Power Semiconductors

New Device and Software Will Determine How Much Power Your Home Consumes

01 August 2016

Good news for homeowners who want to track why their electric bill fluctuates month to month.

A team of researchers from MIT has just developed a new device and accompanying software that could become available very soon. The new invention poses an easier way to determine how much power is being used by every appliance, lighting fixture and device in a home, with pinpoint accuracy and at a low cost.

This breakthrough, several years in the making, requires no complicated installations – there are no wires needed, and placing the small sensors over the incoming power line does not require any sort of precision, since the system was designed to be self-calibrating.

The new device and software that could determine out exactly how much power is being used by everything in your home. (Image Credit: Bryce Vickmark/MIT News) The new device and software that could determine out exactly how much power is being used by everything in your home. (Image Credit: Bryce Vickmark/MIT News)

The sensors sample the incoming data quickly, so they can pick up enough detailed information about spikes and patterns in the voltage and current with the help of the newly developed software. With that information, the system can tell the difference between every different kind of light, motor and other device in the home and show exactly which ones go on and off, at what times.

MIT isn’t the first group to work on a device of this nature, but its version is designed so that all of the detailed information stays inside of the user’s own home, which eliminates privacy concerns. The detailed analysis, including the potential for specialized analysis based on an individual user’s specific needs or interests, can be provided via apps that can be developed using the MIT team’s system.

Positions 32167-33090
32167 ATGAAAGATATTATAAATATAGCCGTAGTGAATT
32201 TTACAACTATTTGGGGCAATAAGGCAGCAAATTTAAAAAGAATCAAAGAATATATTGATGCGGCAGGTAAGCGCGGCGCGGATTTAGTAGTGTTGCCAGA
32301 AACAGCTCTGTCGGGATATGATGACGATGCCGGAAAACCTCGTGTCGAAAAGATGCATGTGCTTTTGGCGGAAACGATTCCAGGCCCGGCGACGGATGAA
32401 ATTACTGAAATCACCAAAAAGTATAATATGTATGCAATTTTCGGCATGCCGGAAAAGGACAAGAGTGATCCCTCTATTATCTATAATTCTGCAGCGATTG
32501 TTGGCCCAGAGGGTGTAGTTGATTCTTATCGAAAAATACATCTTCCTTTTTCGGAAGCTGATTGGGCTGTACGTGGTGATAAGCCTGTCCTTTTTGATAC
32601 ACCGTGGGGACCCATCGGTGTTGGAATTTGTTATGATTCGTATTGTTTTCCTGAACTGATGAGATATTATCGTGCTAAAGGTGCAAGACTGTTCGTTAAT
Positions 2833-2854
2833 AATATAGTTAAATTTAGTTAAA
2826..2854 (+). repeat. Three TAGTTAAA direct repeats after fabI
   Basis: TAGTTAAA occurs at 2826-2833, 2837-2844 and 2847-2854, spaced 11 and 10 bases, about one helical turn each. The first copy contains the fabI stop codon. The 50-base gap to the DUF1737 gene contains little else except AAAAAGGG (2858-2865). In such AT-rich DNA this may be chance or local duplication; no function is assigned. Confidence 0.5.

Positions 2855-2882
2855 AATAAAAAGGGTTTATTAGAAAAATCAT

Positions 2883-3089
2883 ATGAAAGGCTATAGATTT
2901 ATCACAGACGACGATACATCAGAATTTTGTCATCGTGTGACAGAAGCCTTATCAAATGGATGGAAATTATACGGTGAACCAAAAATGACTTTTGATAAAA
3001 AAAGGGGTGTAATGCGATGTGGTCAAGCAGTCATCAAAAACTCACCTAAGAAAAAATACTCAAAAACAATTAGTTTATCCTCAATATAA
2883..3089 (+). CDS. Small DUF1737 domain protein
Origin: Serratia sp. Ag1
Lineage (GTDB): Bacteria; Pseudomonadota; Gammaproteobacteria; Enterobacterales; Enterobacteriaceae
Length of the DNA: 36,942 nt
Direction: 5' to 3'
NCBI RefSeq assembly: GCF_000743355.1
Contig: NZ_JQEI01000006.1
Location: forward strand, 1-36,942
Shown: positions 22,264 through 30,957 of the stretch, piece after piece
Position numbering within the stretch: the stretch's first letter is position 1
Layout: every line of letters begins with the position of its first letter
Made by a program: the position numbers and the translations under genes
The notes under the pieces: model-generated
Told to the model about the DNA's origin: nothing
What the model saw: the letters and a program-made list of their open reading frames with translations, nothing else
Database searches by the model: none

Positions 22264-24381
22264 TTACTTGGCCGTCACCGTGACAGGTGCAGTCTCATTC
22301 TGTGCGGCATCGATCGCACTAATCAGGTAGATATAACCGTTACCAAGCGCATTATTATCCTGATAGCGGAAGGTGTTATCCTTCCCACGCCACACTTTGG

In system tests, the researchers found that the new device has the potential to save energy and greenhouse emissions — and even to improve safety.

In one of the team’s test installations, in a home, it was discovered that there was an anomalous voltage pattern revealing a wiring flaw that caused some copper plumbing pipes to carry a potentially dangerous live voltage.

“For a long time, the premise has been that if we could get access to better information [about energy use], we would be able to create some significant savings,” says MIT Professor of Electrical Engineering Steven Leeb.

Leeb and his students have been tackling the problem for more than 10 years and have slowly come up with ways to circumvent the daunting problems involved in achieving this basic task.

Some of the challenges have included monitoring changes in voltage and current without cutting the main incoming power line to a home, analyzing the data flowing in from the high-speed sensors, and figuring out how to extract useful information and display it in a user-friendly way.

According to Lee, once the system is commercialized, it should cost only about $25 to $30 per home.

“We’re trying to lower the barriers to installation, and this noncontact sensor is simple enough for most home users to install on their own. It just goes on with a zip tie,” says John Donnal, a graduate student involved with the research.

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